And if failure is the greatest teacher, why did Rey never fail in this movie? All of her “failures” are really problems with other people and this is where I can kind of see where the “Mary Sue” people are coming from even if I don’t agree with them. She fails to save Kylo because he’s a terrible human being and she fails to bring Luke with her because he’s also a terrible human being. The thing in this movie that stops Rey from being a Mary Sue in my opinion is how Snoke shows that she’s not invincible. The way the Force works in this movie and how it chooses winners and losers sucks compared to the PT and OT but compared to the other characters in The Last Jedi, Rey isn’t all that impressive. I can accept most of her skills came about because of how she grew up as a scavenger, but I would have really liked to see her fail and recover from it at least once.

    The message I get from Luke's treatment isn't that one should grow to come back and make amends for their failures, it's that all old farts should just die and let the young geniuses of the world fix all the problems. I really don't like this fetishization of youth or the idea that only the young people have the right idea and they don't need any help. I don't know if this is just the trend now but I'm tired of it. Certainly Star Wars was always centered on growing up and yearning for adventure but it also said that it was important for the knowledge and wisdom of older folks to be passed down while TLJ essentially says it's worthless and the only purpose for old timers is to get out of the way.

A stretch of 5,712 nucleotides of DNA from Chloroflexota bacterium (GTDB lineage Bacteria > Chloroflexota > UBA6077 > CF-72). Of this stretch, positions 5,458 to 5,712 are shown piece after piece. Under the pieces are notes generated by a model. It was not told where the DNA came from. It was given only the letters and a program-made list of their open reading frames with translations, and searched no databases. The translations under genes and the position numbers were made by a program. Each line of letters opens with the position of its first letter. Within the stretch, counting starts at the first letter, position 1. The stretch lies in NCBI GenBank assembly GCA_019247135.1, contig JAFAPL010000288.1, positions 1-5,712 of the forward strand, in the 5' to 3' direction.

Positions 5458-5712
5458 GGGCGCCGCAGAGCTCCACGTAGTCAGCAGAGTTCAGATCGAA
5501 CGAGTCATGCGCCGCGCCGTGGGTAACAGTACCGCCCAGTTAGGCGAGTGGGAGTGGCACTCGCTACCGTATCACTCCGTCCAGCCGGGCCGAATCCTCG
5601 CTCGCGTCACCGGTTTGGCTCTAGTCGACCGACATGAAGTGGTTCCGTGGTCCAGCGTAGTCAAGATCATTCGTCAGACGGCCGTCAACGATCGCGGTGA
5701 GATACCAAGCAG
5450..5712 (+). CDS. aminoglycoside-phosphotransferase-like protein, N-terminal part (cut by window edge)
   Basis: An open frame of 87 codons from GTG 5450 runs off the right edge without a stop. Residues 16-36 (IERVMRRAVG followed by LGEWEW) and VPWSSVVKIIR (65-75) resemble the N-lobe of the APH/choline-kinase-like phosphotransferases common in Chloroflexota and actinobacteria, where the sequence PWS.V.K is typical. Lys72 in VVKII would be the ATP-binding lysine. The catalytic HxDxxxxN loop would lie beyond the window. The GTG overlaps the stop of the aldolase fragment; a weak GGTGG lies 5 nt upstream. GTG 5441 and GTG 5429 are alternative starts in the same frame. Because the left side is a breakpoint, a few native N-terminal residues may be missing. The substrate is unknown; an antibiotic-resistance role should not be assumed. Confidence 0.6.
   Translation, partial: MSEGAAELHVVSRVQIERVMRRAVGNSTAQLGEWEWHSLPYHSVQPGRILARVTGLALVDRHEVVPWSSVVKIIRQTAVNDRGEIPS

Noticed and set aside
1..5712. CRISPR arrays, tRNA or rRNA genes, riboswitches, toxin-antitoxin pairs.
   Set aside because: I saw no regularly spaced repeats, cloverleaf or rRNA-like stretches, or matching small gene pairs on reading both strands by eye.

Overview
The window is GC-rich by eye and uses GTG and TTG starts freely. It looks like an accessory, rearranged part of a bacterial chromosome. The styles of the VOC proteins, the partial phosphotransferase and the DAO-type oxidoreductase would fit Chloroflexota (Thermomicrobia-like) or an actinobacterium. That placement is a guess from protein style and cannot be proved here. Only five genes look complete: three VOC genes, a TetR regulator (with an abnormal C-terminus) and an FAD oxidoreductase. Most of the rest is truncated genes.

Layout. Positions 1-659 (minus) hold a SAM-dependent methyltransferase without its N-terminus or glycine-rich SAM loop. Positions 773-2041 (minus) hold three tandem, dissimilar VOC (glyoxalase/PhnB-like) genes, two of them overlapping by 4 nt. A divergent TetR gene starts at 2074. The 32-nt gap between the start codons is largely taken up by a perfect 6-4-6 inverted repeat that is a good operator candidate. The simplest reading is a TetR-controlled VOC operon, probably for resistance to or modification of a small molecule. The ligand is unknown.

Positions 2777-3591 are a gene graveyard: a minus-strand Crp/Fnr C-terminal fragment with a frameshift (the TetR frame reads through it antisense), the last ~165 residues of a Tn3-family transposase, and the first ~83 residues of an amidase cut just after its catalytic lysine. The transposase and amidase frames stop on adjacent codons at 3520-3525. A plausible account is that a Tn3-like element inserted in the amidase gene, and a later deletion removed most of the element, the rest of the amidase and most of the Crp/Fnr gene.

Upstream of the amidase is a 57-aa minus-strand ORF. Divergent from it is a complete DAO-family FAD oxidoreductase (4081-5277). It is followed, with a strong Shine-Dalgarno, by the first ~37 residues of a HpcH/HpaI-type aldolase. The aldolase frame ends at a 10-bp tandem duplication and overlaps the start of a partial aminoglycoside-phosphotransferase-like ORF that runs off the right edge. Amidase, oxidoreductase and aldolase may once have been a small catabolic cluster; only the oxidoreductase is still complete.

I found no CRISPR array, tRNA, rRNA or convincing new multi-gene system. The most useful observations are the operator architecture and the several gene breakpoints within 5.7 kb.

3 The Death of Heroism

    I don’t understand why Rian Johnson decided to make Poe into a macho stereotype that is way less interesting than his character in TFA who was a mature, brave leader and a generally good guy or why Poe would have a problem with women leaders when his own mother was an A-wing pilot, but whatever. I really don't want to discuss this plot point because it's been done to death, so I'll just say this. Star Wars was at its core about the heroic struggle against the blind obedience the Empire demanded. I understand wanting to shake things up by highlighting the importance of following orders to live to fight another day instead of trying ridiculous schemes, but having a movie tell people that they should listen to their superiors even when they don’t give any justification or clear direction is just dangerous. I don’t care if that’s how they do it in the military, which I’m pretty sure it isn’t